Tuesday, January 01, 2008

Uncut DVD of 'Lust, Caution' on Sale Now!

Jan 1, 2008 – The much-awaited pirated DVD of Ang Lee’s steamy spy drama, “Lust, Caution”, has hit the streets of major towns – three months after the movie’s release on 27 September last year.

The local cinema release, which had about 12 minutes of its torrid sex scenes snipped off, had been a disappointment for movie-goers who had read about the love scenes following the movie’s screening at the Venice Film Festival last year. It is learnt that since its release in Malaysia, pirated DVD dealers were inundated with requests for the original uncut version.

Cover of the DVD

One illegal disc pedlar in Petaling Jaya said pirated DVDs of a censored version (142 minutes) was available last November. “Since most of our customers were asking for the uncut version, we were careful to tell them that it was the censored version and that the ‘original’ one was not yet available – until now,” he said, adding that copies of the uncensored film were selling well, especially to regular customers.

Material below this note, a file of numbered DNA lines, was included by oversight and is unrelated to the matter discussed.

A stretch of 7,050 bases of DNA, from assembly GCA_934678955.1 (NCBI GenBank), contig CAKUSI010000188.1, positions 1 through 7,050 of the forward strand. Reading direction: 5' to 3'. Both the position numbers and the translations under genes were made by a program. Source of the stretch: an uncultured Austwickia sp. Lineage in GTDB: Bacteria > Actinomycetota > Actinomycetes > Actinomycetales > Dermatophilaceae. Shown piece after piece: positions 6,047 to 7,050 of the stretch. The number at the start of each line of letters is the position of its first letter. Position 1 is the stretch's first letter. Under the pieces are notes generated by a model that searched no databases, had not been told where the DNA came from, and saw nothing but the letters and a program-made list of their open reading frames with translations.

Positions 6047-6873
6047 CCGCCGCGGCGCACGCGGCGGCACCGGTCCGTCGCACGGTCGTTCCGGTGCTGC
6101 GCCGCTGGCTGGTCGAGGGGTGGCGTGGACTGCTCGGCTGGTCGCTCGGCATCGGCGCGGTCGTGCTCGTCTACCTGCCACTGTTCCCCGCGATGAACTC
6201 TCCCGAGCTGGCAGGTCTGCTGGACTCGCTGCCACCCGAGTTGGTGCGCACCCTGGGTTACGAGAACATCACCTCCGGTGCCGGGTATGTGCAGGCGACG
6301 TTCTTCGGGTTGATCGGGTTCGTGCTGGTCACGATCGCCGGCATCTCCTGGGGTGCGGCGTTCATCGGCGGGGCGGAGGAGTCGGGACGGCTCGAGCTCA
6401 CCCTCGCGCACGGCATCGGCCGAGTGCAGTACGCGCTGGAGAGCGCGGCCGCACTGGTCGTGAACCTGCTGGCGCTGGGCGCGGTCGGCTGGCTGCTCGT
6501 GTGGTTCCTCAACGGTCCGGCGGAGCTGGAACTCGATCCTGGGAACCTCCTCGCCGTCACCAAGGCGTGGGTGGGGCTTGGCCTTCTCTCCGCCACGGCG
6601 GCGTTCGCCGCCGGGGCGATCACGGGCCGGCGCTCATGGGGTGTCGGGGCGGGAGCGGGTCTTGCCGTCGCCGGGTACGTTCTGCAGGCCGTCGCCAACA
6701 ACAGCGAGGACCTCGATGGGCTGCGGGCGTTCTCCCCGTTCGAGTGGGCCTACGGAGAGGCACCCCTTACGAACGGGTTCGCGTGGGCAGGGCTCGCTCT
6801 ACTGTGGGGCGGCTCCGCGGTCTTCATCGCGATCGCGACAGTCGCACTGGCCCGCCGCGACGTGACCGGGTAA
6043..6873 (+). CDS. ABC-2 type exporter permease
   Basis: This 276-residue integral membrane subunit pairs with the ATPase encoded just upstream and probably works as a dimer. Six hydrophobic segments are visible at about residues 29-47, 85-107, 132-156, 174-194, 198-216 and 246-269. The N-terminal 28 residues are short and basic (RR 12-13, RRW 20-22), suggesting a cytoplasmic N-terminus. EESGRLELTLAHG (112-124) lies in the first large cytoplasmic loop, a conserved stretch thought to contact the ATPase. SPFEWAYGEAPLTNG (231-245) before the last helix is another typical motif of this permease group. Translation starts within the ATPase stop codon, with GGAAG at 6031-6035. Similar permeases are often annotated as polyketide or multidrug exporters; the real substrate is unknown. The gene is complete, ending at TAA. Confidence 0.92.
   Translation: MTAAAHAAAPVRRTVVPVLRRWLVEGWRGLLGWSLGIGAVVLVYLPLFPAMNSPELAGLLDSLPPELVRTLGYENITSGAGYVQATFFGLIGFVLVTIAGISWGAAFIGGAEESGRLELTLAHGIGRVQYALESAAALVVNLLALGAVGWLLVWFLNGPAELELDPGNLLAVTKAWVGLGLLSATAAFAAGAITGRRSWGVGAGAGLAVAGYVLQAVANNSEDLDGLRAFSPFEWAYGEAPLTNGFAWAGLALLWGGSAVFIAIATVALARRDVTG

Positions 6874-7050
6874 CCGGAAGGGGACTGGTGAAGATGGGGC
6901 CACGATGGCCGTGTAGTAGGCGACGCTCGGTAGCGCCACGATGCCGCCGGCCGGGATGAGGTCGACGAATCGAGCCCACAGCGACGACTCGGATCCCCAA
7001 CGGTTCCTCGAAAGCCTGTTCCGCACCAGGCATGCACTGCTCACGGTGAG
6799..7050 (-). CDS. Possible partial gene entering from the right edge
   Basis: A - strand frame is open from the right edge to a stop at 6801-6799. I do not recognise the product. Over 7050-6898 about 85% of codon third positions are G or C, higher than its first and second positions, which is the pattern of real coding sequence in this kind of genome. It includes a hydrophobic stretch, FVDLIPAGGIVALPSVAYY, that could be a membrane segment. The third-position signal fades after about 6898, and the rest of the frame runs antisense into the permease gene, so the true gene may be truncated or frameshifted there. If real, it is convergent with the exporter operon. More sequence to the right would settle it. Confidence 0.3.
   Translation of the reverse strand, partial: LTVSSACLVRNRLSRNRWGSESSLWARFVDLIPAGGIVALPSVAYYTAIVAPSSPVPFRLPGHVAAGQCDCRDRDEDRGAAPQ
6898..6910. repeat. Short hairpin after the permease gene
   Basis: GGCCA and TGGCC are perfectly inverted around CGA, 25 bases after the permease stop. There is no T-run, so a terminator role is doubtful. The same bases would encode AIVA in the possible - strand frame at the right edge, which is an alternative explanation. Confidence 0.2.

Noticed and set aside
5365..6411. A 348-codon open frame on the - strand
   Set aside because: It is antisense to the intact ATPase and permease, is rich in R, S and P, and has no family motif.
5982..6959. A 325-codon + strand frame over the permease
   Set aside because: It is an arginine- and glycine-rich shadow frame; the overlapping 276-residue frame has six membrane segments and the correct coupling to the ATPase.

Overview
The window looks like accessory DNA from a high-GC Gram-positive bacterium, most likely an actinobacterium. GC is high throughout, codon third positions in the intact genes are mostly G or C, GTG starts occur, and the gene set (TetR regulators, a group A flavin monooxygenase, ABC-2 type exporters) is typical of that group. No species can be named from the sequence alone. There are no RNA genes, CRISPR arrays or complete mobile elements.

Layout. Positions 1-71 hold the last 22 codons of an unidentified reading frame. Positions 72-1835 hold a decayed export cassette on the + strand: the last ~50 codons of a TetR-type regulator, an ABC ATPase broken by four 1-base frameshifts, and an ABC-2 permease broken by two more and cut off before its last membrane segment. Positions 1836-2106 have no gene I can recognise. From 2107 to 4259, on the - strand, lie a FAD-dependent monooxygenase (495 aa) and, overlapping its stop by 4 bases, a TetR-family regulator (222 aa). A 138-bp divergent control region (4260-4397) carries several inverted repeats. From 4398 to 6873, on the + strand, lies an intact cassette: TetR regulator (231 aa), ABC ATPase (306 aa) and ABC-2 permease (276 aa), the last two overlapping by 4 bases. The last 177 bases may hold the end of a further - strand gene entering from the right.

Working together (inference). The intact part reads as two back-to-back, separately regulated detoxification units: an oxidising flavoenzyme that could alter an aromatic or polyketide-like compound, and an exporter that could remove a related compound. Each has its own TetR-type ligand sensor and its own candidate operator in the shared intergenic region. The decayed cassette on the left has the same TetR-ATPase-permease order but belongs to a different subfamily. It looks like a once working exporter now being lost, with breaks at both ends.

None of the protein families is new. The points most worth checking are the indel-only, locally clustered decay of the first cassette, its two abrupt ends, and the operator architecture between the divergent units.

One of his customers, who had seen the DVD of the uncut movie, said: “The DVD has all the reported sex scenes intact. Some of them look like scenes from a softporn flick, complete with pubic hair. However, it is not for those who do not understand Mandarin as the subtitles in the disc were really crap. It was apparently a rush job and the guy or guys who did the translation must have (excreta) for brains because most of the subtitles do not make sense. Also, there were no subtitles on the main print.”

The customer, who declined to be identified, added that the image quality of the DVD was “acceptable” but the sound quality of the 157-minute film was poor. “After watching the movie in the cinema, I was very curious to see what was censored from the original version. I found that Ang Lee was even more controversial here than in his “Brokeback Mountain” where he dealt with gay issues. In ‘Lust, Caution’ he pushed even further the boundaries of acceptable sex in the mainstream cinema,” he said.


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